During my recent convalescence I spent a great deal of time resting because any movement brought discomfort. However I was becoming quite antsy on the couch, a sure sign of some bit of healing and recovery, when I remembered that I had several 18th century needlework kits in my sewing stash. I'm usually so busy with big projects of laying out fabric and patterns, which I have not been up to at all, that a little project sounded perfect! Thus I collected all my kits and shared them here and chose the needlecase as my quiet little project.
I lost the buttons that came with the kit, so I dug out some buttons from my button collection that looked like mother-of-pearl which seemed more historical to me than plastic buttons. The rosettes and buttons were sewn on to allow the petals to pivot open.
Now for those who might be asking, "How historically accurate is this?"...well, here we go! I bought this kit at Poplar Forest and when I saw it, I immediately recognized the similarity to an extant needlecase I saw in Gail Marsh's 18th Century Embroidery Techniques. If you have a copy of the book, there is a lovely photograph of one on p165. The needlecase shown there is from Gawthorpe Hall, Lancashire, UK. Their needlecase is made of silk, with embroidered flowers. Although the back is not shown, the book says that needles are stored on "little squares of chamois leather." Mother-of-pearl buttons are used for the rosette pivot...hence my choice to use my mother-of-pearl looking buttons.
This kit came from The Posy Collection, which creates many needlework kits for historic sites across America. I asked them where the inspiration for this cross stitch design came from. The designer replied that she worked very closely with the Poplar Forest staff and also with one of the ladies at The Hermitage (President Andrew Jackson's home in Tennessee) who sews historical clothing for museums!
The similarities between the extant silk case from Gawthorpe Hall and this one from The Posy Collection for Poplar Forest are:
- both are petal shaped
- both are bound by ribbon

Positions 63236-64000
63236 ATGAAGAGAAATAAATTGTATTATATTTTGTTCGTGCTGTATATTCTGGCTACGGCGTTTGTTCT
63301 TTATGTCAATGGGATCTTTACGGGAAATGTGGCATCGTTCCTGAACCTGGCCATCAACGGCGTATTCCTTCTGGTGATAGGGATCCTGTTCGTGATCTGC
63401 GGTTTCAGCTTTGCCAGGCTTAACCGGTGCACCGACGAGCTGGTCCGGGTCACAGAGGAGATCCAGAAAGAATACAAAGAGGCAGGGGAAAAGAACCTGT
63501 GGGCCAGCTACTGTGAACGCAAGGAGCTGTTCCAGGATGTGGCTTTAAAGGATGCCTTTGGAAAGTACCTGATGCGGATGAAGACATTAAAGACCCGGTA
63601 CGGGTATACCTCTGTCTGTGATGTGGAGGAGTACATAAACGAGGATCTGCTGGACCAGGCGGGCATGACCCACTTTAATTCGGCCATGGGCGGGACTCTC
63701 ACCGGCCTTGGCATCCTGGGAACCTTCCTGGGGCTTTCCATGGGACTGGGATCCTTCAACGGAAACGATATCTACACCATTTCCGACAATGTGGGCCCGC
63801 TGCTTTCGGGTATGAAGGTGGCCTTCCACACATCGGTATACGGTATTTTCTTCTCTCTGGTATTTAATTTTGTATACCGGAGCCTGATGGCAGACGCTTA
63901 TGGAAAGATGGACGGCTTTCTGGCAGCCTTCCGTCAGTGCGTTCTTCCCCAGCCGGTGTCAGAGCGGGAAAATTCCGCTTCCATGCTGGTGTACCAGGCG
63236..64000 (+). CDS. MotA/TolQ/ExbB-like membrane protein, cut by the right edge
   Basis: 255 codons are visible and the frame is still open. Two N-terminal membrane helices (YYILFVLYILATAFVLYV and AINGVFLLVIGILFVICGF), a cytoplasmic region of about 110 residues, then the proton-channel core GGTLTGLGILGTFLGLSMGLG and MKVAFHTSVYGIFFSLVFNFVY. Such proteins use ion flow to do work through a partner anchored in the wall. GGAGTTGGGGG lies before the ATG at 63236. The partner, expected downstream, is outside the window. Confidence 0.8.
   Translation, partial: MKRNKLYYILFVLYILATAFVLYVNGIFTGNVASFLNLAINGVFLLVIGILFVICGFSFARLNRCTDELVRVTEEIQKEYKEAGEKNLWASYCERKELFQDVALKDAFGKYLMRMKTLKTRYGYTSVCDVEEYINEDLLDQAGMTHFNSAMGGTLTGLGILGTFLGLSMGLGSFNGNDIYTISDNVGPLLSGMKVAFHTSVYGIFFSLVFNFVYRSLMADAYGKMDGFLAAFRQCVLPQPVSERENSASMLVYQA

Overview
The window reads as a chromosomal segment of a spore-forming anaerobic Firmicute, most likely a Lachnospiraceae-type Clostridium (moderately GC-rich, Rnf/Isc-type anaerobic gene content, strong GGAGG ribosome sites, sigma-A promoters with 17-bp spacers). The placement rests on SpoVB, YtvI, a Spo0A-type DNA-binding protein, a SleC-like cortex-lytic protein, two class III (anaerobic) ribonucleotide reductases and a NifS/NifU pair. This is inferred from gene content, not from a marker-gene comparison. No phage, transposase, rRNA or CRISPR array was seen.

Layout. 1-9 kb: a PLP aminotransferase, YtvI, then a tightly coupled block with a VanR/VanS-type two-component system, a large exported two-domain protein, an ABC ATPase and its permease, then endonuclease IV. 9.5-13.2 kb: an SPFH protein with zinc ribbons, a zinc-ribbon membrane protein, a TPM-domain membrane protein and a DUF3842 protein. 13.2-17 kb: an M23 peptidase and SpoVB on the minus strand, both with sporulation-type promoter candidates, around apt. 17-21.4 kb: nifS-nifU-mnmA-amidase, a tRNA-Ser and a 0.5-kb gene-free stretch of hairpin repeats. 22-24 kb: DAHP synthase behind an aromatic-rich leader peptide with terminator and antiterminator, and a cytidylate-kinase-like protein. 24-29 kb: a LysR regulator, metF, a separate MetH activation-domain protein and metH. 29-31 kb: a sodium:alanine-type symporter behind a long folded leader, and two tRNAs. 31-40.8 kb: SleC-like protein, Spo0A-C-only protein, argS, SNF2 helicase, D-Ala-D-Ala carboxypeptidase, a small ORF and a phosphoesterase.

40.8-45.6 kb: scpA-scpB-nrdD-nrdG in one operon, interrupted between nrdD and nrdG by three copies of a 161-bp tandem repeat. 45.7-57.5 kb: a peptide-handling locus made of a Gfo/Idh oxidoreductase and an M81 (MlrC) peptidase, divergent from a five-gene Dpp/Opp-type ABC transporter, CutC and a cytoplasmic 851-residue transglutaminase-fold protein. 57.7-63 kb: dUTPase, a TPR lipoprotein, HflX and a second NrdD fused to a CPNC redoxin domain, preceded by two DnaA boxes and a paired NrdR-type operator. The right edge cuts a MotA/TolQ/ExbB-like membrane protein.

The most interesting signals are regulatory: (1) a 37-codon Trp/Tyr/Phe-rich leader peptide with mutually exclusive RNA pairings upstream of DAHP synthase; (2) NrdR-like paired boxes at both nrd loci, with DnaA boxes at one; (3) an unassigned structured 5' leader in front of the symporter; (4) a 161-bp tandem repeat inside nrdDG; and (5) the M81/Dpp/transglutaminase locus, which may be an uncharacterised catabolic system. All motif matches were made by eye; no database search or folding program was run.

- both are decorated by lovely needlework
- both use a rosette with buttons to allow the 2 petals to pivot
- both have chamois to store needles between the petals
Cross stitch was done in the 18th century. Monograms were cross stitched on shirt and shifts, known as laundry markings. Also I took a pinball class at Colonial Williamburg's Costume Design Center and one of the designs we learned used cross stitch. Cross stitched samplers were worked by the young ladies of that time. Whereas my son is often asked about his Latin studies when we visit Colonial Williamsburg (asked by the interpreters in 18th century character), my daughter is asked if her sampler was completed yet!
In the kit from Poplar Forest, it said that Thomas Jefferson's grand daughters often visited, often did needlework, and most likely had needlecases such as this. (Poplar Forest is Thomas Jefferson's private retreat, which we have enjoyed visiting, even while Thomas Jefferson himself was there, entertaining historical guests like King George III and Benedict Arnold!)
I have a needle in the chamois for illustration...and I might add it was quite difficult to stick in there!
I did find the blog, Gawthorpe Textiles Collection here. Although I did a search, I couldn't find their needlecase there. However I am now following them in case they ever do share more photos of their lovely embroidered 18th century needlecase!
If I learn any more details about the history of stitched needlecases, I will add it to this post! =)
But now, time for the HSF details, because at the last minute I decided to use this for this month's Blue Challenge, since I might not have time to complete my original "blue" project. Also, I thought other historical seamstresses might be interested in this little needlecase!
What the Item Is: Needlecase
"Make an item that features blue, in any shade from azure to zaffre." -The Dreamstress
Fabric: aida cloth, cotton, chamois
Pattern: Kit from The Posy Collection
Year: 18th Century
Notions: embroidery floss, cotton batting, ribbon, buttons
How historically accurate is it? Quite accurate.
Hours to complete: About one month, off and on
First worn (used while wearing an 18th century gown, in this case, with the needlecase ): Forthcoming...
Total cost: $22.95